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    Sweet potato

    Sweet potatoes are absolutely loaded with nutrition and considered to be one of nature's most perfect vegetables. Packed with beta carotene and vitamin A, one serving of sweet potatoes provides more beta carotene than 23 cups of broccoli!

    One daily serving of sweet potatoes per day can greatly reduce your risk of heart disease, stroke, and even cancer. A nutritious diet should include complex carbohydrates, provide several important nutrients, be low in fat, and high in fiber. And at just over a hundred calories, one sweet potato has more fiber than a cup of oatmeal!

    Microwaved, boiled, baked, steamed, or grilled, sweet potatoes have a sweet, pumpkin-like flavor that compliments most any meat dish. They were once thought of as a holiday vegetable but news is spreading quickly about this near-perfect vegetable and more and more people are incorporating them into their daily diet.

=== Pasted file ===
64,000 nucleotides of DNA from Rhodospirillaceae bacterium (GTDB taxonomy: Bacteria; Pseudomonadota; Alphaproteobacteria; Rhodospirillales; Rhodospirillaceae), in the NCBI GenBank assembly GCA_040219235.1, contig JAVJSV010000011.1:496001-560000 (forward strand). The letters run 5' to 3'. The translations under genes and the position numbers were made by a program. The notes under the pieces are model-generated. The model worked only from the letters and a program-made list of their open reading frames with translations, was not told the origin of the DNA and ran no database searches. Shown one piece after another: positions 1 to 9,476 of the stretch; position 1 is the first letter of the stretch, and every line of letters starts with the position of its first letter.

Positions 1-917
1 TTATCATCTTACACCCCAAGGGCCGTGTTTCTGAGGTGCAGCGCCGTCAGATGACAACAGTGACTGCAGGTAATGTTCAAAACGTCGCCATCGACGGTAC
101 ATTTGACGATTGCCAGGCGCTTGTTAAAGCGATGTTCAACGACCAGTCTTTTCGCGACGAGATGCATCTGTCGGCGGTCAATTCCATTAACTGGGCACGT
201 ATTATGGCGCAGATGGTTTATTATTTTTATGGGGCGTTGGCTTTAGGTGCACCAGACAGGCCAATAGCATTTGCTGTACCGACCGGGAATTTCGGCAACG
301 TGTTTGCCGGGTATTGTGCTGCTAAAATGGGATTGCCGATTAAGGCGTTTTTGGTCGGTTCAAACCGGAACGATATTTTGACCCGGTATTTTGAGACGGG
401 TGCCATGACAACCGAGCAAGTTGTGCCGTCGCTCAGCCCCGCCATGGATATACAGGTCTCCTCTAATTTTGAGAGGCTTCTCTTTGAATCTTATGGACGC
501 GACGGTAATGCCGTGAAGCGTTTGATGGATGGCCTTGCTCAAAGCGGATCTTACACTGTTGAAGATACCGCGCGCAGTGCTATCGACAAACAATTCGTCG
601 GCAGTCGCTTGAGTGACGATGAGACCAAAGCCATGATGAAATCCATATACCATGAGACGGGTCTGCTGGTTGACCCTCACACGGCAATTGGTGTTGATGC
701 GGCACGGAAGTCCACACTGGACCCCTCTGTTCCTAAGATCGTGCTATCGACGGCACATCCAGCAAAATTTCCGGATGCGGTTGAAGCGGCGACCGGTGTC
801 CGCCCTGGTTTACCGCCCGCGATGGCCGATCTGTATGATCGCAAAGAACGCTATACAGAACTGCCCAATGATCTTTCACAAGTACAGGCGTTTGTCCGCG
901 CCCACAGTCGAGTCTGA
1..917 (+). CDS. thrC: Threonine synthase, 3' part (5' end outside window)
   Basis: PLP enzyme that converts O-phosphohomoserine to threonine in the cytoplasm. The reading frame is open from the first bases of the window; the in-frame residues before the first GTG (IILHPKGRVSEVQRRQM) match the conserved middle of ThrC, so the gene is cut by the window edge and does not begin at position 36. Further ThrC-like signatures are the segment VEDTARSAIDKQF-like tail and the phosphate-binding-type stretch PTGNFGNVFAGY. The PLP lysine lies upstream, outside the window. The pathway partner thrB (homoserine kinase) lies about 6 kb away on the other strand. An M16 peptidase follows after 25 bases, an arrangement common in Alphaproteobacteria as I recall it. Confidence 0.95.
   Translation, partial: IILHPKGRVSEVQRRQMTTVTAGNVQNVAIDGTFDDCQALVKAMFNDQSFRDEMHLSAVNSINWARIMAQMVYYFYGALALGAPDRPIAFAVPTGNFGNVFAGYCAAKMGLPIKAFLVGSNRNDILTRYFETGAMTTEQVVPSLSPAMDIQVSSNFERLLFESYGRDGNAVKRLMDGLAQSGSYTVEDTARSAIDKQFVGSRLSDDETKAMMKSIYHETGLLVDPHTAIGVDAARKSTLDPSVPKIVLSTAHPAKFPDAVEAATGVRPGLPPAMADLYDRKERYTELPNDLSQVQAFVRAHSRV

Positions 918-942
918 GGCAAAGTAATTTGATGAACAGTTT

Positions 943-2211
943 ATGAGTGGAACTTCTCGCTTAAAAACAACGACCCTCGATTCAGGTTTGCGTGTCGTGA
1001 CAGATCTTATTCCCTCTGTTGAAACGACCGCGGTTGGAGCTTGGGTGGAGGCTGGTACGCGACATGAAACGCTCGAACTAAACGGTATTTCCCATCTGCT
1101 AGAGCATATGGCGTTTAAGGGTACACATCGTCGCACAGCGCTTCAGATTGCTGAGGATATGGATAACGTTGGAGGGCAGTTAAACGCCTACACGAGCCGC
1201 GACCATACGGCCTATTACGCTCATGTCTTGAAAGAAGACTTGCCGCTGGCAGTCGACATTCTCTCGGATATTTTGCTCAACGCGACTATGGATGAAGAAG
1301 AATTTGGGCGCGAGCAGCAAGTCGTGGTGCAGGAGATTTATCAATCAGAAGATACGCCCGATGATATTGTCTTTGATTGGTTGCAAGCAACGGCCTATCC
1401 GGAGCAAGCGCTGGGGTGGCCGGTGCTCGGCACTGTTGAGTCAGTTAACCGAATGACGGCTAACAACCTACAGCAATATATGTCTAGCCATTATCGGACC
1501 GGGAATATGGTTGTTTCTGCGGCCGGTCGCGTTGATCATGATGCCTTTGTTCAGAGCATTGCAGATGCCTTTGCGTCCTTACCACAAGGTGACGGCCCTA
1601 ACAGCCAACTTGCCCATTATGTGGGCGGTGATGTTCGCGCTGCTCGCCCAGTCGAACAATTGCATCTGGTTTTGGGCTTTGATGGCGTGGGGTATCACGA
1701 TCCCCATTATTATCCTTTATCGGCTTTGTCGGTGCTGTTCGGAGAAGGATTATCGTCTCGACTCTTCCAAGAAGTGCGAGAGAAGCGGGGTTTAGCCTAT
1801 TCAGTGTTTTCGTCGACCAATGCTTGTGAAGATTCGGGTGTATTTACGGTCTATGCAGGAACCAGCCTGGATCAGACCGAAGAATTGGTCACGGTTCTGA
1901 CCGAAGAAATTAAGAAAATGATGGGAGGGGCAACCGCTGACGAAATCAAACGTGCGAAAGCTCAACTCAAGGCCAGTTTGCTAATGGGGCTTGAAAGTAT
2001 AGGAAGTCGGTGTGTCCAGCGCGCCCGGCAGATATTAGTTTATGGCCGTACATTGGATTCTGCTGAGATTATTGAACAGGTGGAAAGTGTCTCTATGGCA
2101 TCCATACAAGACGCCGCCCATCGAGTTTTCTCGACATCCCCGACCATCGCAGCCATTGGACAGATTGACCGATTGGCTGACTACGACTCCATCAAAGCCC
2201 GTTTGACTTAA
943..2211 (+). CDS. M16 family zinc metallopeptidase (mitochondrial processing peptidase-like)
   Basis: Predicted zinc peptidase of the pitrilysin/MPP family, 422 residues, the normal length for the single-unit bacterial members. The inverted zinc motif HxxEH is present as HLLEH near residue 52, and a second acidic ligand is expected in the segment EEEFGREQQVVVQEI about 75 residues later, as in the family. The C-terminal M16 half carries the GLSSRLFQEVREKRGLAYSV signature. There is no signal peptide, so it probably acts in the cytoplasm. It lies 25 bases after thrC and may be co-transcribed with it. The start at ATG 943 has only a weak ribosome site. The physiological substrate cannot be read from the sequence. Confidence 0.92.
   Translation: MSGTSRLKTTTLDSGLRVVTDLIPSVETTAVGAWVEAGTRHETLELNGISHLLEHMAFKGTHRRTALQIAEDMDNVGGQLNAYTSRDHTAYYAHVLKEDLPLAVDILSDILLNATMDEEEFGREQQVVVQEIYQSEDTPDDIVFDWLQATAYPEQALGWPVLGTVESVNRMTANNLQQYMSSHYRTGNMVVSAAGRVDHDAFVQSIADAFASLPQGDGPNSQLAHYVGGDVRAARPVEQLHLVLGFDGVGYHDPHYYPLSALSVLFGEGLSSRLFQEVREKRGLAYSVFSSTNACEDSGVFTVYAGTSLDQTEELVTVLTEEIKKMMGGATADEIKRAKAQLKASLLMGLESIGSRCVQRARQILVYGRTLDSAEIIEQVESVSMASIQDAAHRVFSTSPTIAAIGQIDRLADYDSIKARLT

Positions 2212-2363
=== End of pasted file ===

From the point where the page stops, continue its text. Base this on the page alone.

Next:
The high fiber content of sweet potatoes significantly reduces the risk of constipation thereby lowering the risk of disorders such as diverticulitis and colon-related problems. They have been found very effective in helping to fight obesity as the fiber in sweet potatoes produce a feeling of being full. Moreover, sweet potatoes are a very healthy choice for diabetic because they have a low glycemic index.

    Sweet potatoes are excellent sources of plant proteins with very low calories.  Unlike other starchy root vegetables, it is very low in sugar, and in fact is a good blood sugar regulator. Sweet potatoes have been found to contain a high amount of anti-oxidant, making it suitable in combating inflammatory problems like asthma, arthritis, gout, etc. Regular consumption of sweet potatoes strengthens the body's immune system and develop resistance to infection. A deficiency in potassium can cause muscular cramps and greater susceptibility to injury. Make sweet potatoes a regular part of your diet if you exercise a lot, both for an energy boost and to prevent cramps and injuries.